Merthyr’s radical history celebrated
31 May 2016
The University is playing a major role in a community event which features Shadow Chancellor John McDonnell and celebrates the proud culture and history of Merthyr Tydfil.
The three-day Merthyr Rising Festival 2016 aims to draw on the creativity, heritage and radicalism of a town synonymous with the industrial revolution and working class politics.
The University’s Strong Communities, Healthier People engagement project is sponsoring a series of public debates, known as the Waun Common debates, as part of the festival addressing contemporary political, economic and cultural issues.
Mr McDonnell will speak about the economy and alternatives to austerity, while other contributors taking part in separate debates include writer, activist and novelist Tariq Ali, miners’ leader Tyrone O’Sullivan and the University’s Dr John Jewell.
Dr Martin O’Neill, from the School of Social Sciences and part of Strong Communities, Healthier People, said: “From the Risings of 1831 through the Rebecca and Llanelli riots, Scotch Cattle, Chartism and the legacy of the likes of Keir Hardie, Aneurin Bevan and SO Davies, south Wales has a long and proud tradition of social and political radicalism.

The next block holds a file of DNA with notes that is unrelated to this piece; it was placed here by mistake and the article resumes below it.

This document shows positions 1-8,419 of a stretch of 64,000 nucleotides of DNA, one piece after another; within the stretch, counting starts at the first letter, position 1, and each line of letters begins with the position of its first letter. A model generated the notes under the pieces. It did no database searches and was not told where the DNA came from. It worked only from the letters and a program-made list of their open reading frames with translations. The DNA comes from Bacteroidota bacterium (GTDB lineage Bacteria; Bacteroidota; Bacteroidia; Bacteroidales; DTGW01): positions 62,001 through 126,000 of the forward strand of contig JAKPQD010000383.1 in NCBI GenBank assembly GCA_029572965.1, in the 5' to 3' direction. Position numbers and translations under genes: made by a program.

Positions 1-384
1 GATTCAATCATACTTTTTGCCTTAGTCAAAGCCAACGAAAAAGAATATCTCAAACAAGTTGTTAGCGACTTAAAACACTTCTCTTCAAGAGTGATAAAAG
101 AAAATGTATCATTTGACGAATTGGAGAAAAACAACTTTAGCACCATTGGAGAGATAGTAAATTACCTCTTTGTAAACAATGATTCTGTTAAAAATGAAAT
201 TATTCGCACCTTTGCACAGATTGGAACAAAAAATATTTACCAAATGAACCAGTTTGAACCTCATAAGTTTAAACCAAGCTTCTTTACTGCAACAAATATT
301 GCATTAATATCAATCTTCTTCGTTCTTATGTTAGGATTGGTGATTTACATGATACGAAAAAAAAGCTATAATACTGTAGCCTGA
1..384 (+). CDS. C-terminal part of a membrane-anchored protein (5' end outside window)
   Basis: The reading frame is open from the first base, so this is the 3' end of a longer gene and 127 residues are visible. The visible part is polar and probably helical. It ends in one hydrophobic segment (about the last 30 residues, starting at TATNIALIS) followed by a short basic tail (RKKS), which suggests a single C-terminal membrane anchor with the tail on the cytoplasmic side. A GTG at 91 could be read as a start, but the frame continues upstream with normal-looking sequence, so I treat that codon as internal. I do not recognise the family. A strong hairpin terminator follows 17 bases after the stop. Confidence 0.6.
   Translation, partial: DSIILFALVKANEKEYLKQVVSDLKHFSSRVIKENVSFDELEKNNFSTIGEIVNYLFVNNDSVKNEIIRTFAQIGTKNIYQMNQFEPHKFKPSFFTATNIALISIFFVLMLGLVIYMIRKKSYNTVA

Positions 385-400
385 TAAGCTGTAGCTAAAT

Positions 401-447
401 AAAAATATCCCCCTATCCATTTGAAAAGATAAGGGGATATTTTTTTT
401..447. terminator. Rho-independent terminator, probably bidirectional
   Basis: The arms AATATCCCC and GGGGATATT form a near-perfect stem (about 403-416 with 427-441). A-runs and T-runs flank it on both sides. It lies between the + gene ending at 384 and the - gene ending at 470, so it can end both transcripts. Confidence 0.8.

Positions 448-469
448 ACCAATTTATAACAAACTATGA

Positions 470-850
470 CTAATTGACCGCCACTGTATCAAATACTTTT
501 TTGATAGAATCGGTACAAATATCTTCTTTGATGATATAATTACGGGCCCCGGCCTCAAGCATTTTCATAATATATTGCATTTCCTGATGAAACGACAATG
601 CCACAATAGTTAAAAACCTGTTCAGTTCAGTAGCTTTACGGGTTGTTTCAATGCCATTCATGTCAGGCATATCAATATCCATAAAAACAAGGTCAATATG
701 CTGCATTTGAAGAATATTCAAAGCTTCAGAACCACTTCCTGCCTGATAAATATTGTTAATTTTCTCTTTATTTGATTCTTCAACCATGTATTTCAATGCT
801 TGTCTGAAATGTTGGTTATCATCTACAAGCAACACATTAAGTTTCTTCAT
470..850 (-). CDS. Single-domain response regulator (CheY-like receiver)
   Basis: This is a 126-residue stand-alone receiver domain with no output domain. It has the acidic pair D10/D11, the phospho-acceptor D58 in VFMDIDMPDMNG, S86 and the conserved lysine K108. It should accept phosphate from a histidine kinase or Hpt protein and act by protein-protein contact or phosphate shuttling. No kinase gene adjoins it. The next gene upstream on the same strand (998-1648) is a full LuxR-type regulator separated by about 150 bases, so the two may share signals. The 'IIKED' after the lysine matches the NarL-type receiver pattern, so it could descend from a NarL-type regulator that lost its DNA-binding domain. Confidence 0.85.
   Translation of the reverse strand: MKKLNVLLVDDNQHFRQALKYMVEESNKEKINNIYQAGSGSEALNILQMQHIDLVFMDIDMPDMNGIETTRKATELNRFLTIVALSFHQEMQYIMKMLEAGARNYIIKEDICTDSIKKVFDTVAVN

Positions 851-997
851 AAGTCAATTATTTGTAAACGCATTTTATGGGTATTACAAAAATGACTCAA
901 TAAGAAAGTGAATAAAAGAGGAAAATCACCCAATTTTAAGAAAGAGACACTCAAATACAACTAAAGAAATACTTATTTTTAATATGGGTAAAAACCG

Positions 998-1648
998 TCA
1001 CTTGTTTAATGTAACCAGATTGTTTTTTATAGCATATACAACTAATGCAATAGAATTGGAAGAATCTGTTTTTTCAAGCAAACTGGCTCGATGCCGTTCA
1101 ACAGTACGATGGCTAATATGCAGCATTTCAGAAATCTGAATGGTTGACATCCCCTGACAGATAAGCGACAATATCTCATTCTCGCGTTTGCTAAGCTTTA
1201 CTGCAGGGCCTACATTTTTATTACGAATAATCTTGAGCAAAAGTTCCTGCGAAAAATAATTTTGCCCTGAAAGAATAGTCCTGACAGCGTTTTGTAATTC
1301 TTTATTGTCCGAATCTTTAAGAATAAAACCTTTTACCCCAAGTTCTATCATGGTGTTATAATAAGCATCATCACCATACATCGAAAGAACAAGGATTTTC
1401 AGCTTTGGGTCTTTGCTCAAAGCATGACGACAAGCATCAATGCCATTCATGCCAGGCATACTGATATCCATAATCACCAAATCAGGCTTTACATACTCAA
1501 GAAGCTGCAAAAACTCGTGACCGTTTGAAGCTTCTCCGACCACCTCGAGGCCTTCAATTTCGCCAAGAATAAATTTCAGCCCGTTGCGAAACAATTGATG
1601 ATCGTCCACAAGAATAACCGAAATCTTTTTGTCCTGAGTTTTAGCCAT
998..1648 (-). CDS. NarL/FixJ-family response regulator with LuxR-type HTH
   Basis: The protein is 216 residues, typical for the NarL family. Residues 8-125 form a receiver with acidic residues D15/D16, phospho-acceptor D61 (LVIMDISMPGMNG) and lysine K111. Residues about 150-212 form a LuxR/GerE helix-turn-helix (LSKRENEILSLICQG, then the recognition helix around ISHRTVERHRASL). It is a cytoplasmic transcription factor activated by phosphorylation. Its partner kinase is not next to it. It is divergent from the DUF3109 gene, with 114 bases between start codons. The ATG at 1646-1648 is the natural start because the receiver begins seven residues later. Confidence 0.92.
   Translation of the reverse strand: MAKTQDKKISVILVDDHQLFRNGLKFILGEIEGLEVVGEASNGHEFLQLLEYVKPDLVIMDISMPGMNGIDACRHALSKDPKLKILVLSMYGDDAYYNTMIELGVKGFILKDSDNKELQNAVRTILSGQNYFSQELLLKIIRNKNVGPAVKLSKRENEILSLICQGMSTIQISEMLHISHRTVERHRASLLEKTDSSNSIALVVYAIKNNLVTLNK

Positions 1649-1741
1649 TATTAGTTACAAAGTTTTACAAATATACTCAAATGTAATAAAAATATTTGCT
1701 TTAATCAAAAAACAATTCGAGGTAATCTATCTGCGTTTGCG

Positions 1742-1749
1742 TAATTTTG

“The aim of these debates is to build on this heritage in order to stimulate informed and robust discussion of the most salient social and political issues of our time.
“Through sponsoring the Waun Common debates, we aim to support and maintain that long tradition of Merthyr Tydfil as a crucible of radical political ideas.”
The debates commemorate the spirit of discussions held near Dowlais during the Merthyr Rising, one of the earliest organised actions of industrial workers in 19th century Britain.
More than 2,000 workers from Merthyr and Monmouthshire gathered at Waun Common in May 1831 to petition the King for reform following anger over low pay, debt and poor working conditions.
The contemporary Waun Common debates will seek to explore radical ideas while discussing current economic and political issues as part of the wider festival, now in its third year and running from 3-5 June.
One of the debates featuresDr John Jewell, from the University’s School of Journalism, Media and Cultural Studies, who will talk about propaganda, recruitment and reporting in World War One.
Dr Jewell will analyse the role of government, media and the wider cultural elites in presenting a vision of conflict far removed from the realities of the Western front.
Strong Communities, Healthier People is a University project to create a sustainable model of collaborative research, education, engagement and knowledge exchange between the University and local communities in north Merthyr and Butetown, Riverside and Grangetown in Cardiff.
It is one of the University's five flagship engagement projects, otherwise known as its Transforming Communities programme.
The University is working with Welsh Government and communities in Cardiff, Wales and beyond in areas including health, education and wellbeing.